Saturday, 26 October 2013

Learning from every experience...the good, the bad and the ugly.

My perspective on my life experiences has changed this year. I can't put my finger on when or why but I've altered my mindset. Previously, I reflected on various experiences and said "if only" or "what if?" Thinking this way will not change the reality. I'm trying to view my past experiences in a more productive way and will apply these to my learning and teaching journey. I'm sharing three experiences which I call the good, the bad and the ugly.

The Ugly - I loved Preschool and Kindergarten. When Mrs Murphy sang 'Two Little Apples', her arms would wobble and make me laugh (I don't find wobbly arms funny now!). Mrs Smith looked like your stereotypical teacher of yesteryear; tall and skinny, with glasses perched on the end of her nose. I don't remember learning anything in particular from these teachers, but I remember their kindness and how much l loved attending. They said that I was a leader who sometimes became the liaison between teacher and student. Two years later I was enrolled in the local school where my siblings attended. My first year of school was extremely difficult. The teacher was expecting someone more like my sister. My quiet, introverted, 'ask no questions' sister. I was enthusiastic, outgoing and I did ask questions...a lot of questions. If I had a dollar for every time a teacher told me 'you ask too many questions', I would be blogging from my yacht. 

While my memory of the events of my first year of school is hazy, I remember how I felt. You know that saying, “They may forget what you said, but they will never forget how you made them feel.”- Carl W. Buechner. I cried daily and refused to go to school. I began to lose my hair so it had to be cut short and to make matters worse, I needed glasses. It was a rough year. The following year everything changed for the better. Teachers have a powerful influence on their students' experiences.

Teaching Lesson - Don't compare siblings as each student is unique. The best thing about teaching a sibling is that you have already established a relationship with the parents. Encourage parents and teachers to find the individual qualities of each child and discourage the comparison of siblings. Embrace student's questions as it reflects student engagement. Don't underestimate how influential you are. You create the classroom culture.

The Bad - In high school I was placed in advanced maths. There was a textbook, no talking and a plethora of homework which was marked in class, in front of everyone! You know where I'm going with this...don't you? Why aren't you getting it? No, that's not right. What don't you understand? Needless to say I was 'dropped' to social maths. I went from a 3 in advanced (rating 1-7) to a 7 in social maths and I loved it! I always finished first, so I was 'allowed' to share my thinking with others. I helped those who struggled and we talked about maths. Now this teacher wasn't thought of as the 'best' maths teacher. And while she occasionally looked for the answers in the back of the book, she demonstrated the ideal classroom. She created a classroom culture where you were allowed to make mistakes. Talking about maths was encouraged. If we weren't being assessed, collaborating wasn't cheating. And yes, teachers don't always know everything!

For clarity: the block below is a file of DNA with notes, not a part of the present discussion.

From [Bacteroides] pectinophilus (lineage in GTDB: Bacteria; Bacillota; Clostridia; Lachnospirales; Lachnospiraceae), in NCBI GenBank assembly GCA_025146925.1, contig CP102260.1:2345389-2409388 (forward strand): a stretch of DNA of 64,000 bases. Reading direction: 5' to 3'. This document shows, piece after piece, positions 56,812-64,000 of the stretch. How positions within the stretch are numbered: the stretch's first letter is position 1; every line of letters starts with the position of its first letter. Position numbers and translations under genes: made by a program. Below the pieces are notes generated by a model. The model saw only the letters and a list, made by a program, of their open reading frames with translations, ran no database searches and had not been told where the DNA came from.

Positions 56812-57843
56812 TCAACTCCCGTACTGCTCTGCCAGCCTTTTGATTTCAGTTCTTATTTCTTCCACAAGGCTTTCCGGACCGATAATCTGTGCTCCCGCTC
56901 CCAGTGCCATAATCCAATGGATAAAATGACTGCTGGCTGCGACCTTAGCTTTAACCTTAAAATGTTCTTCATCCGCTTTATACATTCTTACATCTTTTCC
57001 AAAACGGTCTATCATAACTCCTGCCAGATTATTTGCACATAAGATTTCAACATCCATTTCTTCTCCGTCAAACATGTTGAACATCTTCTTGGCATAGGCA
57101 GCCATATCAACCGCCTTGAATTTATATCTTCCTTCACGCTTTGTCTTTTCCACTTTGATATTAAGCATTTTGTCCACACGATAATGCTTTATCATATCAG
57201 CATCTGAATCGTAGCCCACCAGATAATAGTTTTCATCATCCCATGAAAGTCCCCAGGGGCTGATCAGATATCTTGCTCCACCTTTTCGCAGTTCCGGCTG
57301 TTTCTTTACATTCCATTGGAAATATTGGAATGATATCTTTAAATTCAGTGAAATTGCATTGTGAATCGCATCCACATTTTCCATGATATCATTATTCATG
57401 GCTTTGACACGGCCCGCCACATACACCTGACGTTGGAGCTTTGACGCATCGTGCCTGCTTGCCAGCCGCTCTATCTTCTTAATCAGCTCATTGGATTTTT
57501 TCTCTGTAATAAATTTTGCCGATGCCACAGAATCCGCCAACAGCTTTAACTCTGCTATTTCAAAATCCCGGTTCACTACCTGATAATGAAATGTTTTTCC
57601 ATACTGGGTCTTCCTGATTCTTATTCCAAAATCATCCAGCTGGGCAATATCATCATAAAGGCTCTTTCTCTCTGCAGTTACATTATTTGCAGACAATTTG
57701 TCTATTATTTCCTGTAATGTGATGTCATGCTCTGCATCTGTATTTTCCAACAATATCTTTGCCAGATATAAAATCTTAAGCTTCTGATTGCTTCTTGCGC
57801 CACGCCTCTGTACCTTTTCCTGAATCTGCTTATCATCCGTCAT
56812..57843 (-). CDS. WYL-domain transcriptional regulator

Teaching lesson - Allow students and yourself to make mistakes and acknowledge them. This will assist with identifying misconceptions. Allow collaboration and encourage maths talk. So what about being grouped according to perceived ability? This experience and recent study has me perplexed about ability grouping. I see the benefits of clustering the highly able students but see the detrimental affect ability grouping has on self esteem and self-efficacy. I want to learn more about what research says about ability grouping.

The Good - After my first year of teaching, my Principal asked what were my aspirations. I shared my long term goals with her response; "How can I help you reach your goals?" At the time I thought that it was kind of her but now I see it as a learning experience in leadership. Lead teaching standards states that leaders need to support the involvement of colleagues in external learning opportunities. My principal was not trying to meet a standard but took a genuine interest in my aspirations. Today I see this gesture as a great teaching lesson. Imagine if we said to students or even colleagues, "How can I help you attain your dream?"

Teaching lesson - Support your students and colleagues' dreams and make it genuine.

Learning from the past, looking forward to the future...



  1. Great post Andrea, I love have you have used your personal experiences and taken teaching lessons from them.
    Working in HS teaching lesson no1 is also relevant to the history that a child brings from their primary years. Especially in Special Ed, students can come with a terrible record and lack of success. HS is often an opportunity to wipe the slate clean and start fresh. We should give kids this chance and not assume that the record will speak for them.
    Keep up the writing! :)

  2. Thanks for sharing your thoughts & lessons. I can relate to all of your experiences. Especially with the sibling and maths. I followed my sister into HS two years later and was constantly called by her name by my maths teacher who I struggled with for 3 years in high - she ruined maths for me at that stage. A change of school and teacher redeemed the whole subject. We do make a difference and I will heed your suggestions. Thank you and yes keep blogging :)